When spring rolls around, you’ll typically find me outside, preparing my herb and perennial gardens for summer. But with garden season off to a slow start in Michigan, I’ve been spending more time upstairs in the art studio. Happily, some of my newest creations are cropping up in art shows across the state, from St. Joseph Michigan’s Box Factory Spring Exhibit to the Birmingham-Bloomfield Art Association’s Annual Fine Arts Competition. For regular updates, please visit Cindy La Ferle’s Mixed Media.
Ideals magazine was launched in 1944 with a Christmas issue compiled by Van B. Hooper, a public relations manager for a Milwaukee, Wisconsin, manufacturer. Over the years it has featured the writings of well-known authors such as Edgar Guest, Sue Monk Kidd, Chris Bohjalian, Susan Allen Toth, Garrison Keillor, and many others.
Now produced by Guideposts and edited by Melinda Rumbaugh, the magazine continues its nostalgic celebration of American holidays with timeless stories, quotations, poetry, recipes, and fine art illustrations.
Since 2008, several of my own essays (including a few from my book, Writing Home) have been published in several issues of Ideals and its hardcover gift anthologies.
This spring, my essay describing my son’s first year away from home (“Field Notes on an Empty Nest”) is included in Ideals‘ Mother’s Day 2014 issue — complete with a beautiful painting by Lee Kromschroeder. The magazine is available where books are sold, including Barnes and Noble, Costco, Target, Family Christian, Books-a-Million, and Mardel. To purchase the magazine directly from Ideals, click here.
We must embrace pain and burn it as fuel for our journey. ~Kenji Miyazawa
I was in my early forties when I was diagnosed with degenerative osteoarthritis in both hips. Unable to walk without assistive devices for more than a year, I had a glimpse of what it’s like to be disabled….Read the rest of the story in this month’s Michigan Prime, delivered this weekend with your Sunday Detroit News and Free Press. To read my column online, please click here and turn to page 5.
Yet I felt a subtle shift in our relationship when the two exchanged wedding vows last fall.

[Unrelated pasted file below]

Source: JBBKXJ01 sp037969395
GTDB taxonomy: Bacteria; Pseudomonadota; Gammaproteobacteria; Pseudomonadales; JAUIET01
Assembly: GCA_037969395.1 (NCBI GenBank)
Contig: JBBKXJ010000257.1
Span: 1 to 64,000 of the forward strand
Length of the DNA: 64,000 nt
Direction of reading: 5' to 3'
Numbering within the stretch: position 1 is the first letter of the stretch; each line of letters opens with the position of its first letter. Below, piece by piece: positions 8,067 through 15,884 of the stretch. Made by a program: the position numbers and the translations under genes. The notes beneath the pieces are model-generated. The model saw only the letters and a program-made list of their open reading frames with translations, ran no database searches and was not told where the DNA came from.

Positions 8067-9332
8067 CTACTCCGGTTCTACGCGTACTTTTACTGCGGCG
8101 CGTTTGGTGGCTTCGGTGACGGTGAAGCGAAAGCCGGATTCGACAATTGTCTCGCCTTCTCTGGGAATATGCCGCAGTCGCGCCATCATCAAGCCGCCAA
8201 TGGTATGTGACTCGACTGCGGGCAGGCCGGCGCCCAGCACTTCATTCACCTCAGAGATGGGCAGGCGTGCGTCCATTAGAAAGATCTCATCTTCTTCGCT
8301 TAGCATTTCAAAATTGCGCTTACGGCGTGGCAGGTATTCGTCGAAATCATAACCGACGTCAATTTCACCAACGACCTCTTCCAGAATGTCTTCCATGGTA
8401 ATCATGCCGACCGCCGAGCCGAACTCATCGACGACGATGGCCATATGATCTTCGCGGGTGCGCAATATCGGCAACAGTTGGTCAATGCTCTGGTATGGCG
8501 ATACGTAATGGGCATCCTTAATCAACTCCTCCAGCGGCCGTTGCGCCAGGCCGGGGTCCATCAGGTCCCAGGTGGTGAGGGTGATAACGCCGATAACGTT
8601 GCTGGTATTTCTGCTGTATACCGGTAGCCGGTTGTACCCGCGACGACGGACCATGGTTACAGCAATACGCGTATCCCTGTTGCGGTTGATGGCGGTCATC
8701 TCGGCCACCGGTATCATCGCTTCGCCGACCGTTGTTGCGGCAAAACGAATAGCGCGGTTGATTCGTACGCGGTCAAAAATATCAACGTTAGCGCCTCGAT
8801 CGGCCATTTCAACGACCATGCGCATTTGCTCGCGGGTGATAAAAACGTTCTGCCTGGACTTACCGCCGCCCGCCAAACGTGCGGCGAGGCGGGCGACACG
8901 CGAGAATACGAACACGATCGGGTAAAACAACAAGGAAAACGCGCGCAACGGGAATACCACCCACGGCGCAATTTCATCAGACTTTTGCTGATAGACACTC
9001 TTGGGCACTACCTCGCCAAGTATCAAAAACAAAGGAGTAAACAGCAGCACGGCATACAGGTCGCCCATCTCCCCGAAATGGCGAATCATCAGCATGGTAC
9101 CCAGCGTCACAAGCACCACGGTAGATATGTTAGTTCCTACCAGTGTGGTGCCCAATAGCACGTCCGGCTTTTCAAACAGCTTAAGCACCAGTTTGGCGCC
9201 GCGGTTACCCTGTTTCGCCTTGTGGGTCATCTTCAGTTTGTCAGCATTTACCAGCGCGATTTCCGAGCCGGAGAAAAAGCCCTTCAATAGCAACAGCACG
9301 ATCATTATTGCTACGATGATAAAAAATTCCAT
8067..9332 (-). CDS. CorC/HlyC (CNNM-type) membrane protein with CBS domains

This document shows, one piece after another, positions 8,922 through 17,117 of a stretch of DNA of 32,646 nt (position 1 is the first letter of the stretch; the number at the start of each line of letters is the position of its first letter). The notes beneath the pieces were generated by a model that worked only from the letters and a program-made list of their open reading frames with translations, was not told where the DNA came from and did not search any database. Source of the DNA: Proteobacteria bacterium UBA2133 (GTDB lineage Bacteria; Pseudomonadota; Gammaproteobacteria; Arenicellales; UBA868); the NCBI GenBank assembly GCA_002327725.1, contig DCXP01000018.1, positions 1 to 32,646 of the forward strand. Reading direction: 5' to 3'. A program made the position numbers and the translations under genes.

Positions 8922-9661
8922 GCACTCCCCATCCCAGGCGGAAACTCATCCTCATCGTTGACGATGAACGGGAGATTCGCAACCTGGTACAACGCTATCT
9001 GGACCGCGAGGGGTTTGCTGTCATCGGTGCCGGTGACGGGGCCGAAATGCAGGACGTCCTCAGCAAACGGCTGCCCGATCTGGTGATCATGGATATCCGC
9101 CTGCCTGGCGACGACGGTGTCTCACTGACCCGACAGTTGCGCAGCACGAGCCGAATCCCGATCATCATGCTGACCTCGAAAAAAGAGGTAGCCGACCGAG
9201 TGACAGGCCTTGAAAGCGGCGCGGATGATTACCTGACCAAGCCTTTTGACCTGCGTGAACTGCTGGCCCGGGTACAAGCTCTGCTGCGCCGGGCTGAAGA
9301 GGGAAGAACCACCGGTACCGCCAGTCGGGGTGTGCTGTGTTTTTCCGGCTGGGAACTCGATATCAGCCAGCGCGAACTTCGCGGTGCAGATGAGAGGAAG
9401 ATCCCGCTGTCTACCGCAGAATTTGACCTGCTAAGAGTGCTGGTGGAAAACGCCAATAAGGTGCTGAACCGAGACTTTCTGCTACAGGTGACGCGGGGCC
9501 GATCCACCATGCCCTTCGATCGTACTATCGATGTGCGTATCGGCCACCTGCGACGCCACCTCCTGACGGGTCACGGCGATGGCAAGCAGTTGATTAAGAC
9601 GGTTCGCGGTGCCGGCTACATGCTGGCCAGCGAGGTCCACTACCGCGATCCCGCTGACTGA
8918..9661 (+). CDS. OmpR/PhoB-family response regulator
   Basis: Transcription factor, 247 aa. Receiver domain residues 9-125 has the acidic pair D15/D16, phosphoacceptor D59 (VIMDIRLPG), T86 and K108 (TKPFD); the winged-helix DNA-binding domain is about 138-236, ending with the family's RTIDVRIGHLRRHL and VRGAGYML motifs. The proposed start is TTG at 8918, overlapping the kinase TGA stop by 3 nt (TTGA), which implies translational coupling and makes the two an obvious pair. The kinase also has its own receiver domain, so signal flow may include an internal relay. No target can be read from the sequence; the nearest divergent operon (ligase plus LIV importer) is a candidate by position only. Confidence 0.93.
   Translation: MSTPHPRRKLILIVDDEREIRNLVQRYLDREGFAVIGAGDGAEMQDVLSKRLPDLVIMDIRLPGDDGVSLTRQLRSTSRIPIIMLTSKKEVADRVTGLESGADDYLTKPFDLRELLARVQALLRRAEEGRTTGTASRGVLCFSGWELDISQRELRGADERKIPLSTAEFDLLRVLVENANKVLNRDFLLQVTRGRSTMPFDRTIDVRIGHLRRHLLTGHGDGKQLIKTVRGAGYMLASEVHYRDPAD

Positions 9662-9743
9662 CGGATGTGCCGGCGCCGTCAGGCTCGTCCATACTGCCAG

Even in the happiest circumstances, after all, the family dynamic changes when adult children marry. Whether we’re debating where to spend the holidays or how often to phone the newlyweds, everyone has to adjust or compromise.
In other words, my new supporting role as “mother-in-law” is making me a little nervous.
Googling the term “mother-in-law” last week, I found dozens of websites listing crude mother-in-law jokes and personal blogs describing toxic in-laws from hell. From Joan Rivers, for instance: “I told my mother-in-law that my house was her house, and she said, ‘Get the hell off my property.’”
Cast as the witch in American family mythology, the stereotypical mother-in-law is blamed for poisoning marriages and spoiling grandkids. No matter what she says or does, she’s the proverbial scapegoat at the extended-family dinner table.
Of course, I want to avoid becoming this woman at all costs.
Comfort and counsel
Thankfully, I can revisit my own family tree for positive role models.
When I married 32 years ago, I felt awkward around my husband’s mother, whose shy personality was so different from mine. At the time, my own wise mother was quick to remind me that a cozy relationship with one’s in-laws rarely evolves overnight.
Early in her marriage, Mom was uncomfortable with my dad’s mother, Ruby, a dowdy Scottish immigrant and teetotaler. Ruby was the polar opposite of my mother’s alcoholic parents, and her brogue was so thick that my mother wished she could hire a translator. Over time, however, Mom learned Ruby’s language of unconditional love and often turned to her in times of crisis. Serving comfort and counsel with bottomless pots of tea, Ruby provided the maternal stability my mother always lacked.
My new daughter-in-law, Andrea, hails from a happy family with solid Croatian roots, and isn’t the sort who’ll need Scottish-island wisdom or scone recipes.
Having watched her grow up with Nate through high school and college, I’m proud of the capable young woman she’s become.
Given such a blessing, who wouldn’t strive to be the world’s best mother-in-law?
New family values
Nate reminds me that I’m “over-thinking” this phase of parenthood — a habit I can blame on my former career as a family columnist. Even so, if he’s lucky enough to be a father someday, he’ll find that letting go of one’s children is the trickiest step to learn in the circle-dance of life.
All said and done, most of us have watched enough Dr. Phil to know we shouldn’t meddle in the lives of our married children, and we know that our new extended family is likely to bring different customs to the table.
But I believe the rest is up to each of us: We decide how much love and effort to invest in our key relationships.
Meanwhile, I want my new daughter-in-law to know that I’ll never compete for my son’s attention; I’ll do my best to respect her boundaries. Yet I want to be at the top of her list of women she can count on. And as our family’s future unfolds, I hope she’ll turn to me whether she needs a book recommendation or a babysitter — or someone who will listen with an open heart.
This column was first published last year in Michigan Prime.